There has been a lot written about the waiting of Advent, about the way it is an active, expectant waiting, about the hope and faith it involves. Perhaps we don't so often think about the way that the waiting and yearning for a Messiah came from the depths of despair, the urgent place you reach when you have just waited to long and are almost hoping against hope for deliverance, looking for a new way when there seems no way forward. Psalm 130 is surely an Advent psalm which articulates the desperate longing for redemption.
Out of the depths I cry to you, Lord;
Lord, hear my voice.
Let your ears be attentive
to my cry for mercy.
If you, Lord, kept a record of sins,
Lord, who could stand?
But with you there is forgiveness,
so that we can, with reverence, serve you.
I wait for the Lord, my whole being waits,
and in his word I put my hope.
I wait for the Lord
more than watchmen wait for the morning,
more than watchmen wait for the morning.
Israel, put your hope in the Lord,
for with the Lord is unfailing love
and with him is full redemption.
He himself will redeem Israel from all their sins.
The metaphors of Advent speak to us of this place where we have almost relinquished hope. The resonance of the people who walk in darkness is indeed beautiful, but if you have ever tried to walk in darkness you will know that it is a frustrating, stumbling process where you are as likely to stub a toe, fall over or go around in circles as to make much progress. Likewise the metaphor of the barren woman, Elizabeth, hoping against hope for a child, involves as much anguish and despair as it does anticipation. Perhaps much of this relates to the situation in Palestine at the time of Christ's birth. The longing of the Jews for a Messiah who would restore power as well as peace and prosperity must, in the midst of disappointment and the hated Roman rule, have seemed a desperate and futile hope.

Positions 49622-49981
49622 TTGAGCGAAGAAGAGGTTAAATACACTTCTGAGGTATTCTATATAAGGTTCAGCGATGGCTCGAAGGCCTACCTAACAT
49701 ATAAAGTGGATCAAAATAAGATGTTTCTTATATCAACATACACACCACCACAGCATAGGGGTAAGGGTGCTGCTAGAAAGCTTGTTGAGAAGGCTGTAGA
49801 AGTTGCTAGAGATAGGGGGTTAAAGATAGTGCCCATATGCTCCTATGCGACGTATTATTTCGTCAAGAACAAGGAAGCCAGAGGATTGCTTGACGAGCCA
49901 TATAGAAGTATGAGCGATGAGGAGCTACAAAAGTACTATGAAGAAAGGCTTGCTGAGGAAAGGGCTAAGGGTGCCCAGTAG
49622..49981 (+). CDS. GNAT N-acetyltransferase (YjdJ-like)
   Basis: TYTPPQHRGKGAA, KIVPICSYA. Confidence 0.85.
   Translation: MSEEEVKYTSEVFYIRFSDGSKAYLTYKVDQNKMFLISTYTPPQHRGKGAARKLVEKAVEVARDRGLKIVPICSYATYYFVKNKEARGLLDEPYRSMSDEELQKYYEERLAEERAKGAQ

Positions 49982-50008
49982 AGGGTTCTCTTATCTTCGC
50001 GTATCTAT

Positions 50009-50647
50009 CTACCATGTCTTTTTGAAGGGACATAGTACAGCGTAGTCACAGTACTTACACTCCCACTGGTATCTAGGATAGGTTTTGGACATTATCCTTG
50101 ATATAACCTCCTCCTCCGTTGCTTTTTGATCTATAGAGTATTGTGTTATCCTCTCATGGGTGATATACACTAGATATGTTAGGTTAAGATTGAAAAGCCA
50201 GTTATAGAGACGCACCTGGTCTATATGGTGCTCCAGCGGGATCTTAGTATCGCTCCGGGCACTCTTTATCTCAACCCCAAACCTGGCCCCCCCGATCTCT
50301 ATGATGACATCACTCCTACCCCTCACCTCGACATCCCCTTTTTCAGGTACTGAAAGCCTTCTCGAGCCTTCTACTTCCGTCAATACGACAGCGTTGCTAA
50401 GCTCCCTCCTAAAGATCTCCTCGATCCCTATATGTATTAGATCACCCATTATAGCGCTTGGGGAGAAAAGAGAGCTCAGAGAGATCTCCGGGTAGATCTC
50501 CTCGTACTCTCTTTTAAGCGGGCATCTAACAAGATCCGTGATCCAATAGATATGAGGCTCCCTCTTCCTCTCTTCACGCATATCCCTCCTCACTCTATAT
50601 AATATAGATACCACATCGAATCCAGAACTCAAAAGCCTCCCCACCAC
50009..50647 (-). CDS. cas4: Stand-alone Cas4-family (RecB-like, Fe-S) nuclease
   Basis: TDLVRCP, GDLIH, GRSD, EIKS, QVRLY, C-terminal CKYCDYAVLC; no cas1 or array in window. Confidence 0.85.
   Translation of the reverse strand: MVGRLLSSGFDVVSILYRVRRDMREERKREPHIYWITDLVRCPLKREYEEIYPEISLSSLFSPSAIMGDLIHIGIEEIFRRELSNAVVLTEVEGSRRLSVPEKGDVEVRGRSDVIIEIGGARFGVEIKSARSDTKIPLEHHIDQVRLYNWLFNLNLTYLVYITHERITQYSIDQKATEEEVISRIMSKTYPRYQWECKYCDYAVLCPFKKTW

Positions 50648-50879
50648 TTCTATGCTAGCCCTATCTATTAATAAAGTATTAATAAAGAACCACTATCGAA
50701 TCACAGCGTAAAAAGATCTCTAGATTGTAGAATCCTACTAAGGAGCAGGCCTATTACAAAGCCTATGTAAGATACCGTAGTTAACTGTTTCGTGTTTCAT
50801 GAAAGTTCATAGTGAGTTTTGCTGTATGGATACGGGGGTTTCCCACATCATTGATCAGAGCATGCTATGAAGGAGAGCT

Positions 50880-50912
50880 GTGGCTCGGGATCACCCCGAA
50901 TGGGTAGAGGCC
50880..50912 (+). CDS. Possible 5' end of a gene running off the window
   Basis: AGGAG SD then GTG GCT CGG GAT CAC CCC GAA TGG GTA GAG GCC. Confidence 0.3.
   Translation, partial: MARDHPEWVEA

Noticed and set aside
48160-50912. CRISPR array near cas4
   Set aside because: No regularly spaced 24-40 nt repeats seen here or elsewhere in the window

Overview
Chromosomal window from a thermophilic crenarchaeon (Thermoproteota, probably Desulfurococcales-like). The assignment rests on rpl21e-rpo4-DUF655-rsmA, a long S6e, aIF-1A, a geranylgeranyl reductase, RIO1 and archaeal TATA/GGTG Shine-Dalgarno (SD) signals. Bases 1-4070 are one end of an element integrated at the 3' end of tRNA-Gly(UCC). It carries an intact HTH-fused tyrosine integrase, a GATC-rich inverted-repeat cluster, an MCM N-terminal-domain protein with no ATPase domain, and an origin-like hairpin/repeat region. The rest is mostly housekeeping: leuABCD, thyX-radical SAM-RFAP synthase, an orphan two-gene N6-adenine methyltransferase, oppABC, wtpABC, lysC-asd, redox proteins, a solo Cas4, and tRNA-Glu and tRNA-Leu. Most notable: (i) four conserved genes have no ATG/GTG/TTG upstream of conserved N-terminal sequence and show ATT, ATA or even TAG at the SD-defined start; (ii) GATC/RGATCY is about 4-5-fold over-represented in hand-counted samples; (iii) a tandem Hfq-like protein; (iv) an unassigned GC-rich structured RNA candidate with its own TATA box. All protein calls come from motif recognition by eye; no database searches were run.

Then there is John the Baptist out on the margins in his wilderness, not fertile ground but another place of barrenness and desertion where hope finds it hard to take root and he is not a person but a voice crying in anguish and defiance for a straight way where there is no path to be found. John is a rather extreme figure with his strange clothes and diet and calls for repentance alongside alarming descriptions of winnowing forks and burning up the chaff, and so he should be because Advent waiting is the waiting of those who have reached a point beyond, they wait more than the watchmen wait for the dawn. It all smacks of a very, very long, barren night of the soul.
In our twenty first century world with global warming, economic recession, atrocity, conflict and war there are plenty of reasons for humanity to cry out for deliverance from the depths of despair. Christ never came to deliver us from the Romans but more to deliver us from ourselves and from the human greed and selfishness that has always led us to mess the world up and continues to do so, perhaps just on a larger scale. Psalm 130 also shows us that we find redemption through a despair at our own folly, a reliance upon God's mercy and a willingness to embrace a new way.Advent is about repentance. Crying from the depths of despair to be saved from ourselves still offers our best chance of hope.